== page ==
“Criticism, Political: Favorite reply of those in authority to those who question their actions: ‘It’s easy to criticize.’ Alternate reply: ‘Anyone can criticize.” This is often followed by: “And what would you have done in my place?’ by which is meant ‘if you’re so smart.’ A move complex variation is: You have to be tough to do the right thing. Leadership isn’t a popularity contest.’
These denigrations of criticism have become such a generalized chorus that we often feel embarrassed, even guilty, when the need arises to say something negative.
Yet those we criticize chose freely to seek positions of authority. We are the raison d’etre of the entire system. We are also the employers of those in public office and in the public service. Why should we accept from them a discourse which suggests contempt for us and for the democratic system?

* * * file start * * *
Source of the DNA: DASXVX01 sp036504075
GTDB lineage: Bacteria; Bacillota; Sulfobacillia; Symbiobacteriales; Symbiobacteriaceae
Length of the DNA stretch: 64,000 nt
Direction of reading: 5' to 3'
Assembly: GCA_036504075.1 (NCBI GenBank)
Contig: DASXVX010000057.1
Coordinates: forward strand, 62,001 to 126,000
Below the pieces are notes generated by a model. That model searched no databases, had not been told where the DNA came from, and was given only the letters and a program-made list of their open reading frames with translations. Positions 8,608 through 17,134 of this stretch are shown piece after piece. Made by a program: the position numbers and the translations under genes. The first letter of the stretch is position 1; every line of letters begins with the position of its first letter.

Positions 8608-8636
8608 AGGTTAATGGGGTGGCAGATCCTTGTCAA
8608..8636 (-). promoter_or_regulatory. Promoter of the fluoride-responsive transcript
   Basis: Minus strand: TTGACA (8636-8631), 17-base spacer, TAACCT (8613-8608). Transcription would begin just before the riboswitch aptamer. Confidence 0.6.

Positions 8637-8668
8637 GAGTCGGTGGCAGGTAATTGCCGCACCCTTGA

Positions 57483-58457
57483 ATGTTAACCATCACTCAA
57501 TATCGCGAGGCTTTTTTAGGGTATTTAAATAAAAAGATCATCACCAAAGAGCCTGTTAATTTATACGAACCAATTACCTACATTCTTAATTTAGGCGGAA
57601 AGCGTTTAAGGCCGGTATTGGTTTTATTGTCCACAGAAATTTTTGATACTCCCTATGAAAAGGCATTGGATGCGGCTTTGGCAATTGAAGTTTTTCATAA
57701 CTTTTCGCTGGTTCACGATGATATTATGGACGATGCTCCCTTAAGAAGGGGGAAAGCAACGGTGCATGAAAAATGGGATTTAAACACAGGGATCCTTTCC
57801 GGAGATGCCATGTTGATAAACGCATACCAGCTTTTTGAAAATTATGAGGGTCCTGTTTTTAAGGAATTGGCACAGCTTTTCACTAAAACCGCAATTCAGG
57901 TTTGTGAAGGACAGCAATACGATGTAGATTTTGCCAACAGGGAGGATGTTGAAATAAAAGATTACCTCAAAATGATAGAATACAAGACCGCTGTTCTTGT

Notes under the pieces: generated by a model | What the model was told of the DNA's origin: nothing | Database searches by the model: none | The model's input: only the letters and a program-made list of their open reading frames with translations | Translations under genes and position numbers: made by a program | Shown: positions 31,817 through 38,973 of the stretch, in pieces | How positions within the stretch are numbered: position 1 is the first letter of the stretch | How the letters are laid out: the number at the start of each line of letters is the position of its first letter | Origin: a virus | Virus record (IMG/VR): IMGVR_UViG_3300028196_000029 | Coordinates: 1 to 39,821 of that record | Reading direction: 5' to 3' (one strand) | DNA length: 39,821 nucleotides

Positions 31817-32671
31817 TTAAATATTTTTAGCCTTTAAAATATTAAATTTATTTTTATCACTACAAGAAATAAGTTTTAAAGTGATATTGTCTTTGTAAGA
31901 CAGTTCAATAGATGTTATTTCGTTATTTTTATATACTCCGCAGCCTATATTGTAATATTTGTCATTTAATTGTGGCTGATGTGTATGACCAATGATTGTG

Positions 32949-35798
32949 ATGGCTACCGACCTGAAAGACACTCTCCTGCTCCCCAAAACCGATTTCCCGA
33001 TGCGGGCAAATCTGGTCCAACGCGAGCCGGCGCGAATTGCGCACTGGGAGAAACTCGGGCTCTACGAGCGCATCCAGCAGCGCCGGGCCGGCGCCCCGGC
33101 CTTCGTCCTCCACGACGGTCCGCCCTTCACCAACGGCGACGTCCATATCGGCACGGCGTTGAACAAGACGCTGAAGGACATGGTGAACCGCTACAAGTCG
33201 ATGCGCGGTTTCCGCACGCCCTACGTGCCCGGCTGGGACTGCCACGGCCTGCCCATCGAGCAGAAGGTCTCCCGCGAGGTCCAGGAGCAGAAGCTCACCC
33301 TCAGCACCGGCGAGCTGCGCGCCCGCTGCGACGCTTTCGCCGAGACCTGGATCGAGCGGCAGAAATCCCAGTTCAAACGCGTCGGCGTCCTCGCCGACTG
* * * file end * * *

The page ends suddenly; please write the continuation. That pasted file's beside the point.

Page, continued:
What’s more, it is note easy to criticize. It is extremely difficult. We have to question experts and insiders in areas in which we are not expert. This involves constantly out-guessing them, because they keep back much of the information we need in order to decide what we think. The problem is that any facile idiot with a bit of power can avoid giving an honest reply by putting on an important air and protesting that criticism is easy.”
Excerpted from: Saul, John Ralston. The Doubter’s Companion. New York: The Free Press, 1994.